When you combine my favorite hobby and favorite holiday together (travel and Christmas), you get one of my favorite winter units to teach…Holidays Around the World! I have switched it up over the years with a variety of lessons and crafts, but this most recent version is aligned with Common Core reading and writing standards AND includes a digital option for distance learning.
I’ll go ahead and dive into the details about the traditional paper/pencil version of this resource first. It could be used if you’re currently back in the classroom in person, or also printed and sent home if your school does materials pick ups for distance learning.
First, you can tell your kiddos to pack their bags for a little holiday adventure! Each student is given their own suitcase to color and decorate, which is used to store all of their mementos from their travels (specifically, all of the work that is created during this journey). The first items that go into the suitcase are their passport, map, and travel guide book.
Their passport, complete with personal information and photo I.D., is where they keep the stamps they earn every time they visit a new place. They also locate each place they travel to on the map, and color code it using the key/legend.
When I say “visit” or “travel to” a new place, I mean that the kids have read about it in their travel guide book. There are Close Reading passages for up to 10 different countries/continents.
You could choose to have them annotate these passages to help with their understanding. Have them circle key words or unfamiliar words and discuss their meaning, put a star next to main ideas, and underline key details.
This poster is a helpful visual I’ve used for students to refer to for Close Reading. It’s a blended combination of different posters found on Pinterest, and then I’ve included the annotations that our grade level uses at the bottom.
Once students have traveled to all of the places in our guide book, this writing prompt is introduced:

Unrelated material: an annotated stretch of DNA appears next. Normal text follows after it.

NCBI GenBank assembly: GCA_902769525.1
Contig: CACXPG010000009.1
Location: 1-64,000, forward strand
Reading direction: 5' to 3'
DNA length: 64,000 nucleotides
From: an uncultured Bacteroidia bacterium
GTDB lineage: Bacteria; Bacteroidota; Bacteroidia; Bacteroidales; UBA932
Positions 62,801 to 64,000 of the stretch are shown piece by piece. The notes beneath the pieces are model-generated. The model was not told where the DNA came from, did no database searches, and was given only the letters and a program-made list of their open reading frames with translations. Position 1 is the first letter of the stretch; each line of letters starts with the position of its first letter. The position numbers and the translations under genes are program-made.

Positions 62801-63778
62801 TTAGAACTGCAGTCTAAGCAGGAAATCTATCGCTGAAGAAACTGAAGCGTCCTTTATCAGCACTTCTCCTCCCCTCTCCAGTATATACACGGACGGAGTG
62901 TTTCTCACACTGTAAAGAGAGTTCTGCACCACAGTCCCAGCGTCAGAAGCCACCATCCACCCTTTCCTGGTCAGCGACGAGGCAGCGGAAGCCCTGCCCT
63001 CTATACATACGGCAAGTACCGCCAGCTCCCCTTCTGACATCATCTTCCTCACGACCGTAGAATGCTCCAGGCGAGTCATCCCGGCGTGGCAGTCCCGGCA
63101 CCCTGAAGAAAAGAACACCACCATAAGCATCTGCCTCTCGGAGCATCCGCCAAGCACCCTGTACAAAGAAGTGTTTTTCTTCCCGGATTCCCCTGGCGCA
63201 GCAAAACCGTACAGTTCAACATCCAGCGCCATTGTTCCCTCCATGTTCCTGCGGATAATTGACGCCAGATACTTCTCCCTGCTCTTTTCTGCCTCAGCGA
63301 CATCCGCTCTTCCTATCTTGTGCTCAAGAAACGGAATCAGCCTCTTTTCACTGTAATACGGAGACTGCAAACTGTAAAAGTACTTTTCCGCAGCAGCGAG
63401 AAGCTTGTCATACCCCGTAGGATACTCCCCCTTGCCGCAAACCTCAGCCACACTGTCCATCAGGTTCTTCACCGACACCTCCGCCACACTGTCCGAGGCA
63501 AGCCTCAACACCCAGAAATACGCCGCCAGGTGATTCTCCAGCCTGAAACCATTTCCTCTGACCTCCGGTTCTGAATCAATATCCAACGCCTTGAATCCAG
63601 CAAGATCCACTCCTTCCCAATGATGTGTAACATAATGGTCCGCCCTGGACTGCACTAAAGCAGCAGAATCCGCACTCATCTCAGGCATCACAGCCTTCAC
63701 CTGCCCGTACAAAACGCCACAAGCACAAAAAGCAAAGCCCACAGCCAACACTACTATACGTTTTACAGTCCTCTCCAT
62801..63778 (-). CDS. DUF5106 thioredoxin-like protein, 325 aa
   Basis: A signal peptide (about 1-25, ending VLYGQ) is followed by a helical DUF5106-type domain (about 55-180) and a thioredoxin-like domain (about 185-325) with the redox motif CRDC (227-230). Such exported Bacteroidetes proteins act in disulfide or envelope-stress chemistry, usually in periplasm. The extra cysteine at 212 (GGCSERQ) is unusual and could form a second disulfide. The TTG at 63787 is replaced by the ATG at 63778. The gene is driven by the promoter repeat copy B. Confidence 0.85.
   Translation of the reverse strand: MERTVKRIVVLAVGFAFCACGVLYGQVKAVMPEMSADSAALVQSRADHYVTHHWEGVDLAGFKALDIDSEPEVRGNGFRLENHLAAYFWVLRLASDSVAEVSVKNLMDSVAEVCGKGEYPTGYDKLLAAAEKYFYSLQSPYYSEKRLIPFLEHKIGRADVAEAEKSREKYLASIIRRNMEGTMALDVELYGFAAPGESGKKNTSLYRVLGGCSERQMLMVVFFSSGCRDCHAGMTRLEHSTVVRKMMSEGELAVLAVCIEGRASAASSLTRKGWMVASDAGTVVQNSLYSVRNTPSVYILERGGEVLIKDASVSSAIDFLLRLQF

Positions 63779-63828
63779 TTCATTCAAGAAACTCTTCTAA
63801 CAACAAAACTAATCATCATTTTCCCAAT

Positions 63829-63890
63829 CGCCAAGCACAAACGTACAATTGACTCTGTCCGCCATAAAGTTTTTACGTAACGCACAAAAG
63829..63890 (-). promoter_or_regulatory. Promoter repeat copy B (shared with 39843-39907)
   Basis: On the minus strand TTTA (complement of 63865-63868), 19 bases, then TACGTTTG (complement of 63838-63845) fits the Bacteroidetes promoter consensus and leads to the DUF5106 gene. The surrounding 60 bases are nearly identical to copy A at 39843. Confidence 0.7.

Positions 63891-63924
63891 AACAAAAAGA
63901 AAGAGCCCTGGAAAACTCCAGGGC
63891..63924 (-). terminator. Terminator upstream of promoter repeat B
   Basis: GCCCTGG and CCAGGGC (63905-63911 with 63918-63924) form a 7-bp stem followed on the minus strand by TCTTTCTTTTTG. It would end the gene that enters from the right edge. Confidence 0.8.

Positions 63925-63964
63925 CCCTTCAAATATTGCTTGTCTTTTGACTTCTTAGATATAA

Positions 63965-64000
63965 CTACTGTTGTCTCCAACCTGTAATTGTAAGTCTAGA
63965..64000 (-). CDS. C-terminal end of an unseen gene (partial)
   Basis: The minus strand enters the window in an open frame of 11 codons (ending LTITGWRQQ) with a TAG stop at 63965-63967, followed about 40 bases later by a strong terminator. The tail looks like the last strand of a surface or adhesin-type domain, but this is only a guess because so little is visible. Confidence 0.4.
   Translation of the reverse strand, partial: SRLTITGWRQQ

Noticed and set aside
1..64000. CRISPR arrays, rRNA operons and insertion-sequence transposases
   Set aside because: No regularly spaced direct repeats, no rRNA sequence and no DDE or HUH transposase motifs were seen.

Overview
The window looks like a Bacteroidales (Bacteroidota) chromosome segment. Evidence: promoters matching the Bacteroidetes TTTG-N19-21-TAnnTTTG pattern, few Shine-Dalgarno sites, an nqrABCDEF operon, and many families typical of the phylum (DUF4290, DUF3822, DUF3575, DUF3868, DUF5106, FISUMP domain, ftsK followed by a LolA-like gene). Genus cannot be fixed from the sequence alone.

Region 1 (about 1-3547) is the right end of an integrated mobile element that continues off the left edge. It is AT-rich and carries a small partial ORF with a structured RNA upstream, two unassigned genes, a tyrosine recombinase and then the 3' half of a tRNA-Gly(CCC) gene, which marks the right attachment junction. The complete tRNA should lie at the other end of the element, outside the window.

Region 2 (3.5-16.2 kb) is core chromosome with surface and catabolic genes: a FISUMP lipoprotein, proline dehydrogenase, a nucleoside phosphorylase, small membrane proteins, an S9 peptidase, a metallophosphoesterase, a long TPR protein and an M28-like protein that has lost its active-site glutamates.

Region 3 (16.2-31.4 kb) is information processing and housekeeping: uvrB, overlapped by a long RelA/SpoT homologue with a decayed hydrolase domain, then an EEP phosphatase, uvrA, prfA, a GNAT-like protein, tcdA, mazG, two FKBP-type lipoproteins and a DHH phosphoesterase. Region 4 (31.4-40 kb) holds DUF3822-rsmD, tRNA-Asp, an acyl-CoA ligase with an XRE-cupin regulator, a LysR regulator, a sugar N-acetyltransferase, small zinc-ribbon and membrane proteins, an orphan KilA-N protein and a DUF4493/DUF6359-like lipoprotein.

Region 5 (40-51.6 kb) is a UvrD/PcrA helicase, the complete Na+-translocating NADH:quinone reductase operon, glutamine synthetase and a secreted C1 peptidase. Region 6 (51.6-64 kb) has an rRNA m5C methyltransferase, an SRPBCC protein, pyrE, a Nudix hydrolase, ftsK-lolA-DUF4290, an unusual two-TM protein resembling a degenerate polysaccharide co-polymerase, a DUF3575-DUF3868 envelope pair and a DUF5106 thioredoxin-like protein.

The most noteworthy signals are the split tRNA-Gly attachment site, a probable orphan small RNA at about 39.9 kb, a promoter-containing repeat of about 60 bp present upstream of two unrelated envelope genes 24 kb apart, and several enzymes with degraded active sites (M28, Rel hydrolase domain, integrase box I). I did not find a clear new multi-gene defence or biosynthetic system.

In your opinion, in which part of the world would you most like to visit to celebrate the holidays?
They brainstorm some of the favorite places they’ve visited on a circle map.
Once they’ve narrowed it down to their top favorite place, they continue the prewriting process of outlining, creating a rough draft, and editing/revising. Students refer back to their travel guide book, using text evidence from the reading passage to help support their opinion.
These templates are helpful in allowing students to organize their ideas and focus on specific editing criteria.
The x’s on the rough draft writing paper are meant to remind students to skip lines. Skipping lines leaves them more space to make editing marks and revisions.
When they are ready for their final draft, they get the special publishing paper for the specific place they chose. It’s exciting seeing all of the different places they choose and is a great celebration of diversity in a classroom community.
As I mentioned earlier, this Holidays Around the World resource has also been updated to include a digital Google Slides version that can be utilized for distance learning.
Students can be given access to a paperless suitcase, passport, map, and travel guide book.
*Tip: Whether you are teaching in person in the classroom or virtually via Zoom, etc., you can use these digital slides to project or screen share with the class when reading together as a whole group. In the past I’ve always just printed my own “teacher copy” of the travel guide book and displayed them using a document camera, but the Google Slides save the trouble of having to print/copy those pages.
For the writing component, students can choose the matching slide for the place they chose to write about and type their opinion paragraph.
If you would like to take your students on this reading and writing adventure, everything I’ve shared is included in my Holidays Around the World resource, available here in my shop on my website. You can also find it on Teachers Pay Teachers.
Even though there may be less real travel this 2020 holiday season, it never hurts to encourage kids to learn and dream about far off places. Especially when it’s safely from the comfort of one’s own home or classroom. I wish you and your students the happiest of holidays ahead!